President Hugo Chavez said Sunday that Russia will help Venezuela develop nuclear energy — a move likely to raise U.S. concerns over increasingly close cooperation between Caracas and Moscow.
Chavez said he accepted an offer from Russian Prime Minister Vladimir Putin for assistance in building a nuclear reactor.
"Russia is ready to support Venezuela in the development of nuclear energy with peaceful purposes and we already have a commission working on it," Chavez said. "We are interested in developing nuclear energy."
Putin offered Chavez assistance in developing nuclear energy during a meeting in the Russian city of Novo-Ogaryovo last week. The prime minister did not specify what kind of cooperation he could offer Venezuela, but Russia is aggressively promoting itself as a builder of nuclear power plants in developing nations.
Russia has ramped up its cooperation with Venezuela since last month's war with Georgia, which badly damaged Moscow's already strained ties with the West, particularly the United States.
During Chavez's visit to Russia last week, a Russian naval squadron sailed for the Caribbean Sea in preparation for joint exercises with Venezuela later this year — a move that appeared retaliatory after the United States sent warships to deliver aid to Georgia.
The deployment is expected to represent the largest Russian naval maneuvers in the Caribbean — and perhaps the Western Hemisphere — since the Cold War.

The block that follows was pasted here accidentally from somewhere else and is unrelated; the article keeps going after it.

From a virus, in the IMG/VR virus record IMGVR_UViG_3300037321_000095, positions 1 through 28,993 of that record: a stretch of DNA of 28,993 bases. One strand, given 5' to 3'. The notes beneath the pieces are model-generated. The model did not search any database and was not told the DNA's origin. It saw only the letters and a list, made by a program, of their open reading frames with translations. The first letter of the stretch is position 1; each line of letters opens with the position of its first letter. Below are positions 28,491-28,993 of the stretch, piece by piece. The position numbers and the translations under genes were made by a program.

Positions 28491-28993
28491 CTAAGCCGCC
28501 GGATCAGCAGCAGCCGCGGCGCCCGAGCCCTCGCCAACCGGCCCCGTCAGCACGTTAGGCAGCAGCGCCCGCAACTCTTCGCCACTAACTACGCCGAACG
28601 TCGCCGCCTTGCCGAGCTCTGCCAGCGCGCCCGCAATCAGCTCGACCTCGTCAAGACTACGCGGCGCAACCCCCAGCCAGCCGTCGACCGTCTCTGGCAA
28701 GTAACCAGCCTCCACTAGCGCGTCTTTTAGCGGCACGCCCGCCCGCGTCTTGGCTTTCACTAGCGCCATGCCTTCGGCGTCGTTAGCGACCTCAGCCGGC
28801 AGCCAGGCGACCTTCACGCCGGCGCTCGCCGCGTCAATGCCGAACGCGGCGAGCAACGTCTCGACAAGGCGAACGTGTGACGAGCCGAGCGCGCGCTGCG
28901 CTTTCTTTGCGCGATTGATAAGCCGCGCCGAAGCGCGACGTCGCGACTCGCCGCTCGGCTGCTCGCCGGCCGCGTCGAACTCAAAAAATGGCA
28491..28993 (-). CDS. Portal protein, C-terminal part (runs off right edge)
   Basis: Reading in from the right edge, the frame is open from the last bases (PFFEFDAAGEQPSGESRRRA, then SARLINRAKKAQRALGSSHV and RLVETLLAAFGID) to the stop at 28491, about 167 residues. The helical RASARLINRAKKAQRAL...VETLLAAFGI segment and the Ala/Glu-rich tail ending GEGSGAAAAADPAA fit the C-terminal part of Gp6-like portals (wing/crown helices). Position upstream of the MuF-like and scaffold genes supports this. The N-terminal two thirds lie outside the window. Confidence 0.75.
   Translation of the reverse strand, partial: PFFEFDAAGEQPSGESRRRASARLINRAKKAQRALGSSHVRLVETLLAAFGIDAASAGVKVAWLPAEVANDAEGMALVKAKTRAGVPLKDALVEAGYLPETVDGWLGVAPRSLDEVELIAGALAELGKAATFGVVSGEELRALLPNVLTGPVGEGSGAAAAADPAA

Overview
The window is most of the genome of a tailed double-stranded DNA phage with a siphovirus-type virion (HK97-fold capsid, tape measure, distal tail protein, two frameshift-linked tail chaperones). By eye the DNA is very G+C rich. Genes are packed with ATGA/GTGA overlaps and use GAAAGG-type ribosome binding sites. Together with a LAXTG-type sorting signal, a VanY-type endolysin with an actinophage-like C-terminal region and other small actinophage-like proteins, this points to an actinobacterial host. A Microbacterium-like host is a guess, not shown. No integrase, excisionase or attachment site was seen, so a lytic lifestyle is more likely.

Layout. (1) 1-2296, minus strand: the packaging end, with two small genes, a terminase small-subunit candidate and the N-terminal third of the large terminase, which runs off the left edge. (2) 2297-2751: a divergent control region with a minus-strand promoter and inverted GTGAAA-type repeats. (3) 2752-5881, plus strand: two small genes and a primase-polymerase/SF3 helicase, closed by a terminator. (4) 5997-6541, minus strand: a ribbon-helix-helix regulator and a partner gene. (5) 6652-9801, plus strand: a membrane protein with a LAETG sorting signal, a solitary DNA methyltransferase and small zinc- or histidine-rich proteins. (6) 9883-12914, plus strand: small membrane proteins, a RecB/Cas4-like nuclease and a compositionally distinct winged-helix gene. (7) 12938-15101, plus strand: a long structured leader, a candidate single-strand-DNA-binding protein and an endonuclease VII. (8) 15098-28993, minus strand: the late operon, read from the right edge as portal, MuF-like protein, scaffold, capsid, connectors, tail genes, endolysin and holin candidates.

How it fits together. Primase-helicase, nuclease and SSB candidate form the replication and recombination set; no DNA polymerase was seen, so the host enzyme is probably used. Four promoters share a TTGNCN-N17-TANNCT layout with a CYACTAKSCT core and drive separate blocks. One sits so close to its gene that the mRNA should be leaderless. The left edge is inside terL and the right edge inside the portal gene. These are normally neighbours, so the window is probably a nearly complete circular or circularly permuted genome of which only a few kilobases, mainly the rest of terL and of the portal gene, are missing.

Chavez says that stronger ties with Russia will help build a multi-polar world — a term the two allies use to describe their shared opposition to what they claim is U.S. global domination.
Since 2005, Venezuela has agreed to buy more than $4.4 billion worth of weapons from Russia including fighter jets, combat helicopters, and 100,000 Kalashnikov assault rifles. And President Dmitry Medvedev has offered Chavez a loan to purchase additional weapons.
Chavez argues the United States and European Union do not have the right to prevent developing countries from pursuing nuclear technology, and he has strongly defended Iran's nuclear program despite the Western powers' fear that Tehran may be building nuclear weapons.
Before taking Russia up on its offer, Chavez had expressed interest in acquiring a nuclear reactor from Argentina and working with Iran, among other countries, to research nuclear energy.